(Continued from Part II)
The Temple and Old Jerusalem
After that session with Mary, Dolores wanted to do some research into that Temple that Mary had talked about. She went to a University Library, and what she found was a bit frustrating for her. She found that places such as the land where Jesus walked no longer exist, and even the very terrain and topography has changed. In Jesus’ time there were cliffs and valleys, and now the cliffs have washed down and the valleys are filled in. So what you would find now is more like hills. She expected to be able to find evidence of ruins from Jesus’ time, but she found that they were buried under approximately 100 feet of dirt, and that archaeologists don’t even know for sure exactly where to dig.
And so she found her information on the Temple in the writings of the scholars on the Bible and ancient historians. Now, the very interesting part of that is the Temple as described by the Bible scholars and the Temple as described by Mary/Abigail sound exactly like the same place.
Mary/Abigail’s description of the Temple:
…we dance up and down the steps. The steps
are very broad and spacious. They are deep and are very
long. This is just a wonderful spot. (Surprised) It’s not
unlike the grove. Ahhh! As the pillars and the overhang…
(merry laugh) the shadow, the cool, but the sunshine just
on the other side.
…it is a large temple. Open, tall columns, altars.
…The kingdom of God is within.
The temples are not to separate God from man. The
temples are to be a place of union. Man should be able to
come into the holy space, and invite God directly into his
heart. Not through sacrifices, not through intercessions,
but be allowed to stand on that holy ground and commune
directly with God.
…I believe he’s been at a different location on the Temple
steps than where I teach. It is as if it is a rectangle. I
would teach the children on the long side of the building.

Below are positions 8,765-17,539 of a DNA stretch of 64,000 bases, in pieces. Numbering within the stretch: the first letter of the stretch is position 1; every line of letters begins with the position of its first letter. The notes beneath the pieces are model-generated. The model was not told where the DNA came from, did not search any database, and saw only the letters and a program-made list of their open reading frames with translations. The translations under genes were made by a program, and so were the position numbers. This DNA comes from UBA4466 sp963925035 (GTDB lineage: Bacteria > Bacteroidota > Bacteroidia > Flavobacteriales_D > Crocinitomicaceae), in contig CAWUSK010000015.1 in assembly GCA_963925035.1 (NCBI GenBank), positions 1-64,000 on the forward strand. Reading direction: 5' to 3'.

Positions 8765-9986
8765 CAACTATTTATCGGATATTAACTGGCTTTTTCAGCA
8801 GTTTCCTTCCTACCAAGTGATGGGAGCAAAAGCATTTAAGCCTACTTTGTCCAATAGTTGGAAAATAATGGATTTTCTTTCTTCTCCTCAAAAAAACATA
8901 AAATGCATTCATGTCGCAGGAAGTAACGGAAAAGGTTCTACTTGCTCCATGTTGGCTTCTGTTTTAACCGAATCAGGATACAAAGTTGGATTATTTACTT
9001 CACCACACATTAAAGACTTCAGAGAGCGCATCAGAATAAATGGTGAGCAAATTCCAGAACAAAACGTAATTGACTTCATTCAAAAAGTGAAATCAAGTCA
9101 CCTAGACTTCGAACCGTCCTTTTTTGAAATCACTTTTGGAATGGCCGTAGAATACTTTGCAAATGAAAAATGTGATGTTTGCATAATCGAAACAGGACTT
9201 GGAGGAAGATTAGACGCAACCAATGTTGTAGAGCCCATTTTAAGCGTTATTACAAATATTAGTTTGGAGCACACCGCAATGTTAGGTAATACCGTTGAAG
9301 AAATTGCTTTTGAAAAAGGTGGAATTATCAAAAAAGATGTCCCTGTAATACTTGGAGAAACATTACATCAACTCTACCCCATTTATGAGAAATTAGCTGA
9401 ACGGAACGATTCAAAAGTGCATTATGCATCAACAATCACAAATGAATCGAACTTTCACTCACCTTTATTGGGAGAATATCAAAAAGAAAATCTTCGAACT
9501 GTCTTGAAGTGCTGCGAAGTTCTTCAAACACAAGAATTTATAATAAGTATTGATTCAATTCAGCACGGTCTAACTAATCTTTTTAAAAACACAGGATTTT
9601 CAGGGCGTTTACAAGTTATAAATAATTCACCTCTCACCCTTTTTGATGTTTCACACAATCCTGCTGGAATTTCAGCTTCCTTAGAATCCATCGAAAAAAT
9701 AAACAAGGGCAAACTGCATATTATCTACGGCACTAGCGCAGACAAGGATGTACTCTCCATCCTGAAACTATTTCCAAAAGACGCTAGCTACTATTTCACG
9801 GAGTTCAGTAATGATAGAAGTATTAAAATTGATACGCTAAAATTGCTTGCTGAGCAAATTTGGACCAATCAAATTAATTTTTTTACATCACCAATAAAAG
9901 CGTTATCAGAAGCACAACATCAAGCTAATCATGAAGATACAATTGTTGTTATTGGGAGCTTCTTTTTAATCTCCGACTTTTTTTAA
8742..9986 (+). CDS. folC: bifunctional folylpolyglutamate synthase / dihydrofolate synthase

He has stood on the narrow end, as you approach the
…There must have been a wide step
that was a breakdown between two staircases where we
did that dance. The steps of the Temple weren’t like one
set of stairs. It was like a set of stairs and then a wide
landing, and then another set of stairs. So I think we did
that kind of dance on the wide landing.
…it is very big. Tall, high spaces. It is an… I hesitate to
use the word ‘intimidating’, but the size is remarkable.
Dolores Cannon’s research results describing the Temple:
According to Josephus, the walls of the outer Temple court
were lined with porticoes, and the basilica on the south was
especially notable, having at least one hundred and sixty two
columns. Each pillar was a single block of the purest white
marble, and was so large that three men could just reach around
it with their arms extended. These four rows of pillars included
three spaces for walking in the middle of these cloisters. The
roofs were adorned with beautiful sculptures in cedar, and the
front was made of polished stone. This was the first thing
encountered after entering the gate through the massive outer
wall. From there the open court was paved with all manner of
Beyond the basilica was a large outer court commonly
known as the Court of the Gentiles. Although in the ancient
Temple of Solomon only Jews were admitted within the walls,
Herod felt that he must appropriate some part of the Sanctuary
for the use of strangers of all nations. This was because there